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Radiation detectors: plastic scintillators

In previous articles, we have already discussed what types of radiation detectors exist and how they work. In this case, we would like to take a closer look at one type of detectors: scintillation detectors and in particular plastic scintillators.

How radiation detectors work

Let’s start by remembering how any radiation detector works: in general, when radiation passes through a material, it interacts with it by giving off energy, causing a series of effects through which it is possible to measure it.

In other words, it follows the following steps:

  1. the radiation enters the detector and interacts with the atoms of the detector.
  2. as a result of this interaction, the radiation gives up all or part of its energy to the bound electrons of these atoms.
  3. A large number of relatively low-energy electrons are released, which are collected and analysed by an electronic circuit.

Possible classifications of detectors

Although the principle of detection is similar, detectors differ in the way they collect the information that the interaction has produced.

In general, we can distinguish between gas ionisation equipment (using the ionic current collected in a known volume of gas) and scintillation equipment.

What is scintillation equipment?

Scintillation detectors are based on the property of some materials to emit light after interacting with ionising radiation.  This occurs because the material absorbs some of the energy of the incident particle and re-emits it in the form of a short flash of light, in the visible light range.

Therefore, we can define a scintillator as a material that scintillates, i.e. exhibits luminescence when ionising radiation passes through it. 

Types of scintillators

There are two basic types of detectors, those composed of organic materials and those composed of inorganic materials. The fundamental difference lies in the type of radiation detected.

Inorganic scintillators are alkali crystals with a small proportion of activating impurity. The most common one consists of a single crystal of an alkali salt such as NaI.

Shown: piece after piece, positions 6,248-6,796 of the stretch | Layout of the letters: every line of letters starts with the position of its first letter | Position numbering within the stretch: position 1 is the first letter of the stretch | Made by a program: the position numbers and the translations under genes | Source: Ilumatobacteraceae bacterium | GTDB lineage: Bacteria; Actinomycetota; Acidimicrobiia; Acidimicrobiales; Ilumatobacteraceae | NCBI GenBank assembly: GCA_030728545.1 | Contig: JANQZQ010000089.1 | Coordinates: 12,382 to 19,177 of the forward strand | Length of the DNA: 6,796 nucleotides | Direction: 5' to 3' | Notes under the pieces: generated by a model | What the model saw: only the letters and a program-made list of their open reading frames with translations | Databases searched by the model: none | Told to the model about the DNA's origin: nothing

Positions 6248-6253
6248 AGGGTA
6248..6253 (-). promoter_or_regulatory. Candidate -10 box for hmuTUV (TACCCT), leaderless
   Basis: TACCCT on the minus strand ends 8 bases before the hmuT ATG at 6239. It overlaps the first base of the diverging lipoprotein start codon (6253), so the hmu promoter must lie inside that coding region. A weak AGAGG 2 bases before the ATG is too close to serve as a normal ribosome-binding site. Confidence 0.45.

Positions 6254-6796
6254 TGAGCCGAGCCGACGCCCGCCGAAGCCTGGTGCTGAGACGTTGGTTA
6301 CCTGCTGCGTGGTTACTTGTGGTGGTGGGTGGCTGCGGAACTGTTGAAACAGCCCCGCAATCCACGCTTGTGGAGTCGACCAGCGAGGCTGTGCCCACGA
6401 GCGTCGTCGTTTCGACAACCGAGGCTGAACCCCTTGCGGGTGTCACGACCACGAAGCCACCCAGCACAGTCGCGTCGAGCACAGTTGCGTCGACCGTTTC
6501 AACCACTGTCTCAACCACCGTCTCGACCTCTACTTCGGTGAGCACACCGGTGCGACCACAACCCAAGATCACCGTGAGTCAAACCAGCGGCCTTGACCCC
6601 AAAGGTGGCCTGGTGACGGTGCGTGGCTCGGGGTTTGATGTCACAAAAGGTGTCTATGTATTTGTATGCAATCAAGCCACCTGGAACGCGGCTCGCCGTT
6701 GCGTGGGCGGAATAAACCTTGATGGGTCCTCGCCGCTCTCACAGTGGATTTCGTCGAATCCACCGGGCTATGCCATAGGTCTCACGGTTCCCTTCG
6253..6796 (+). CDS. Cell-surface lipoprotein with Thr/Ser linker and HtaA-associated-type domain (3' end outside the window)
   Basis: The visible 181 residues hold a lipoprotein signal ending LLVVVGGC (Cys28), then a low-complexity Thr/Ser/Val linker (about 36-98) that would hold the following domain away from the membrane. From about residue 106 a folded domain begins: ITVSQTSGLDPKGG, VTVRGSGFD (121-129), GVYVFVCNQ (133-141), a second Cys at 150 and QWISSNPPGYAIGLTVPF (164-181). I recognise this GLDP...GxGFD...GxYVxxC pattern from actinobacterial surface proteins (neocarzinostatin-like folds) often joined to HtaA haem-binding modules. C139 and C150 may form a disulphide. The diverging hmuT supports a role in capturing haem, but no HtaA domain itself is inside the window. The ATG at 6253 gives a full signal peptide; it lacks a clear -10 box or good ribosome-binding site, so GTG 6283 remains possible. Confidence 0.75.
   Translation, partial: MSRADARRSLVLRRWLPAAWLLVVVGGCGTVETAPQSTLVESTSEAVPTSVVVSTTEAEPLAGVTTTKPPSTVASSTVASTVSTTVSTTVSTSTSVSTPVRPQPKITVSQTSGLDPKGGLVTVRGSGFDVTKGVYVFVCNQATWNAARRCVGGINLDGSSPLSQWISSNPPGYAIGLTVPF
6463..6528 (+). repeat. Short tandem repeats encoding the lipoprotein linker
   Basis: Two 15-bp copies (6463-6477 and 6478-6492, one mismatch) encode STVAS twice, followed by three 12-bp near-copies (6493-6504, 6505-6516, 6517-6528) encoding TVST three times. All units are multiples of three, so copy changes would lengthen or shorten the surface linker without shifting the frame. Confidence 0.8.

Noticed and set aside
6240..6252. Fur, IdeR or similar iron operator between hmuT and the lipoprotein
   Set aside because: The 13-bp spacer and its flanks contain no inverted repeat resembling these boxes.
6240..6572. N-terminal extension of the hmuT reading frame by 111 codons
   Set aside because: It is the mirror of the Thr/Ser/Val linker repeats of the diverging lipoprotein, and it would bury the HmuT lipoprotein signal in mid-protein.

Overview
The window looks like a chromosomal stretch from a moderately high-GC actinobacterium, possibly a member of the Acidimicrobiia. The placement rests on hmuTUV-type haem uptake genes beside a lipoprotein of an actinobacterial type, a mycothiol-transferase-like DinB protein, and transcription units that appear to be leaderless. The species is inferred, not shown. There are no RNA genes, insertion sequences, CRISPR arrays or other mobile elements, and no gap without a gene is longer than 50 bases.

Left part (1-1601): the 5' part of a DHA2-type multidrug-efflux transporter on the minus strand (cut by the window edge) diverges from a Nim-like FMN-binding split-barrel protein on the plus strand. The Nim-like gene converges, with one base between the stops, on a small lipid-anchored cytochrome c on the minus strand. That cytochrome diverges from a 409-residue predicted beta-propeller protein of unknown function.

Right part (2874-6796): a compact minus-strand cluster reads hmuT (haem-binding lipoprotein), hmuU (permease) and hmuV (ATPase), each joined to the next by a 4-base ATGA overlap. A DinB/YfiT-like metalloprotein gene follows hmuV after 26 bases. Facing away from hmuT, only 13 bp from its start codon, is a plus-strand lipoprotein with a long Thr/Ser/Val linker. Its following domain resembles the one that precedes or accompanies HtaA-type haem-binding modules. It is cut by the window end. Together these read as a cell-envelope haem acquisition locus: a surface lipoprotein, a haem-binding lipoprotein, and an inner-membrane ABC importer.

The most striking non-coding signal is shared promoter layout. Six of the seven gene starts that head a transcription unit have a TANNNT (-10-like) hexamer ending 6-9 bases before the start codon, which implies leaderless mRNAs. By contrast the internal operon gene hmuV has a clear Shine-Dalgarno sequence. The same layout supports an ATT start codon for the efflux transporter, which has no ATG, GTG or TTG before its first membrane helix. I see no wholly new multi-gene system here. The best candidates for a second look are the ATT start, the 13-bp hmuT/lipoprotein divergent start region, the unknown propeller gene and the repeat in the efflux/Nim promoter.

Organic scintillators

Within the organic scintillators, the following subtypes can be distinguished:

– Pure organic crystals. Pure organic crystals include anthracene, stilbene and naphthalene crystals. The decomposition time of this type of phosphorus is approximately 10 nanoseconds. This type of crystal is often used in the detection of beta particles.

– Liquid organic solutions. Liquid organic solutions are produced by dissolving an organic scintillator in a solvent.

– Plastic scintillators. Plastic phosphors are made by adding scintillation chemicals to a plastic matrix. The decay constant is the shortest of the three types of phosphors, reaching 1-2 nanoseconds. Therefore, plastic scintillators are best suited for use in high flow environments and high dose rate measurements. Plastic has a high hydrogen content and is therefore useful for fast neutron detectors.

Which one to choose?

As we have seen, there is a wide variety of scintillators and photomultiplier tubes available, depending on the application in which they are to be used. Properties to consider in the choice of material include the fraction of incident energy that appears as light, the efficiency (the probability of the radiation being absorbed), the response time and the energy resolution.

If you want to continue reading about radiation, check our blog.

At Helgeson we have years of experience in the sector. We will be pleased to help you. If you need specialized advice, guidance or have any questions, please contact us.

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